11 Family Members killed in US Raid; GI likely torured in Iraq;

A US raid on a suspected guerrilla safe house left 11 members of a family dead on Sunday, including three women and three children. The US military insists that the dead men were members of “al-Qaeda” and that the house was full of arms, and that, indeed, some of the destruction was caused by a secondary explosion. Iraqis seem to be denying the US charges.

The main political significance of the dead women and children is that they certainly will be thought relevant by at least the Sunni Arabs in parliament to the status of forces agreement being hammered out between Prime Minister al-Maliki and the Bush administration.

A bomb attack on a British convoy in Basra on Sunday wounded an Iraqi civilian.

One of the reasons the US military prefers to follow the Geneva Conventions, which forbid torture, is that when America tortures it encourages its enemies who capture GIs to torture them. It is therefore sad to know that Bush, Cheney, Rice and Rumsfeld ordered that prisoners be tortured and that “the parents of Spc. Byron Wayne Fouty believe he was tortured by his captors . . .” Fouty was from Texas.

Egyptian foreign minister Ahmad Aoul Gheit made a surprise visit to Baghdad on Sunday and talked about reopening the Egyptian embassy. The last Egyptian diplomat sent there was killed. For his part, Egyptian President Hosni Mubarak roiled relations with Iraq by saying that Arab Shiites are more loyal to Iran than to their own countries. But Egypt needs energy and Iraq has a lot of oil, and Cairo is inching back toward a correct relationship with Baghdad.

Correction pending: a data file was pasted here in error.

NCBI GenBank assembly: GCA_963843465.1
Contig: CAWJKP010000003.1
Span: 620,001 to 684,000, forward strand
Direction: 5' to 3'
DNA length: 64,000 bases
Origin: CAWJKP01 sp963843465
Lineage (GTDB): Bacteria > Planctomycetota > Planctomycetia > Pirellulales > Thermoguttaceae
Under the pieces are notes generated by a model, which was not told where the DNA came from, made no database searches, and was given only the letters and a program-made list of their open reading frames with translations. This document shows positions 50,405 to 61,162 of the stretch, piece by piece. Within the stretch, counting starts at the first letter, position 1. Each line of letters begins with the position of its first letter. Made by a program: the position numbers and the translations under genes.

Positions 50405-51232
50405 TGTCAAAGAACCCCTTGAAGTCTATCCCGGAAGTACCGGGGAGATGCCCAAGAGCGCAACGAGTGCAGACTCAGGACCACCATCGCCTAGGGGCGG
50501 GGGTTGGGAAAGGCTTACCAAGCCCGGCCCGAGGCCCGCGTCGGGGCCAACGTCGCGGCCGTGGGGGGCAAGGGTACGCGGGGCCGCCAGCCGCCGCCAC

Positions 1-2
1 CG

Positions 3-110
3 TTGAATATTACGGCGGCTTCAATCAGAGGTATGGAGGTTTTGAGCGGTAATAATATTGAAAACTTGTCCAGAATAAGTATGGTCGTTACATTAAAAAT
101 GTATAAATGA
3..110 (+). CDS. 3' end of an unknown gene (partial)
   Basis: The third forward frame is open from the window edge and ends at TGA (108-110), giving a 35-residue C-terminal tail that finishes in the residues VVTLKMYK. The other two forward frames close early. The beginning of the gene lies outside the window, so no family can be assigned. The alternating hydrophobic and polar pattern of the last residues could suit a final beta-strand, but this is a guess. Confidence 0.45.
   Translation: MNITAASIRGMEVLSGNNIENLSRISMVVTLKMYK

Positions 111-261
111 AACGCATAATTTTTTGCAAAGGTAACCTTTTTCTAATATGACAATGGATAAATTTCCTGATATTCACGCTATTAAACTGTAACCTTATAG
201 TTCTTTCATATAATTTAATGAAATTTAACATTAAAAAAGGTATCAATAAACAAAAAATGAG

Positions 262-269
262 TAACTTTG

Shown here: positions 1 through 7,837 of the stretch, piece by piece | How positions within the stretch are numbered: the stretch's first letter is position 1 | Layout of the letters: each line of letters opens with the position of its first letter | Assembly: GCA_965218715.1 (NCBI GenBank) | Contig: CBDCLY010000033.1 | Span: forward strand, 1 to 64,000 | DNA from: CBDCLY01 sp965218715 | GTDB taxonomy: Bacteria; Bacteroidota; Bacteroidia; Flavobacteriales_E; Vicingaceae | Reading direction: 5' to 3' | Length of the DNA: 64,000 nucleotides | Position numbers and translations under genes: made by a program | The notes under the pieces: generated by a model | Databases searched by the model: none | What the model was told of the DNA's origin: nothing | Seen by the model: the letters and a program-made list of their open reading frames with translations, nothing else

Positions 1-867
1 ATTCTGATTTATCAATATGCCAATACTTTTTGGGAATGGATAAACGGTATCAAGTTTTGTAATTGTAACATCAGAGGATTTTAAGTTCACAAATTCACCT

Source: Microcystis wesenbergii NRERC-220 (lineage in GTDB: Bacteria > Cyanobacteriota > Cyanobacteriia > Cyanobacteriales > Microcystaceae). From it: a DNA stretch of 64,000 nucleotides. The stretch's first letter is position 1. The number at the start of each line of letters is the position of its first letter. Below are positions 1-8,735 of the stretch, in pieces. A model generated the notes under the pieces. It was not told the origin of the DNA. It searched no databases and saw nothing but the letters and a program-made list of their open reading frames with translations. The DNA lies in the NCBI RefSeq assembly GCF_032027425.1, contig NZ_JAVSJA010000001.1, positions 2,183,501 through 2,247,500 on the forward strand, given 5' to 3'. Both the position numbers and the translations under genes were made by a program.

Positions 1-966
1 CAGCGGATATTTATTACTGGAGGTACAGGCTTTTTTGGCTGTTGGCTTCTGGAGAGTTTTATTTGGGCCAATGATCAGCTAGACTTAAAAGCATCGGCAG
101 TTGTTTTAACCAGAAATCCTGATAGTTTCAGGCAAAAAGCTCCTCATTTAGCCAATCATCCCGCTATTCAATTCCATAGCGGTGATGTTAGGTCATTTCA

Turkey, facing a terrorism threat from radical Kurdish separatists based in Iraq, asks the US and Iraq to control Iraqi borders.

Internally displaced Iraqis are being pressured to return to the former domiciles, with aid being withdrawn and tents taken down by the government. This despite the changed political geography of Iraq in the wake of the 2006-2007 massive ethnic cleansing, which has left many Sunni areas without Shiites and vice versa. Shiites cannot return to towns such as Habbaniya because they would stand out like a sore thumb. Anyway, many of them have been personally threatened by name by militias of the other sect, and will not go back as long as they think those militiamen who menaced them are still active and armed.There is no more effective threat than one backed up by thousands of previous murders.

Tina Susman of the LAT reports that more Iraqis are still fleeing the country than are returning, and that the brain drain of professionals is still extensive..

Iraq is rebuilding the Askariya Shrine in Samarra, the destruction of which kicked off the Shiite campaign of ethnic cleasning of Sunnis. Some hope the rebuilt shrine will improve Sunni-Shiite relations.

McClatchy reports other political violence in Iraq on Sunday:

‘ Nineveh

. . .Gunmen killed four men and injured six in a drive by shooting that targeted a funeral in Al Zinjili area in Mosul. One of the deceased was Iraqi army officer.

– Police found three bodies in Wahda neighborhood in Mosul. The three men were kidnapped yesterday.

– Gunmen attacked a police patrol in central Mosul injuring two policemen.

Diyala

– Gunmen attacked Hussein Al Hamad village near Khan Bani Saad area, about 18 miles south of Baquba, killing three citizens and destroying five houses.

Kirkuk

– Police found one dead body of a Kurd young man near a bridge one day after his kidnapping.’

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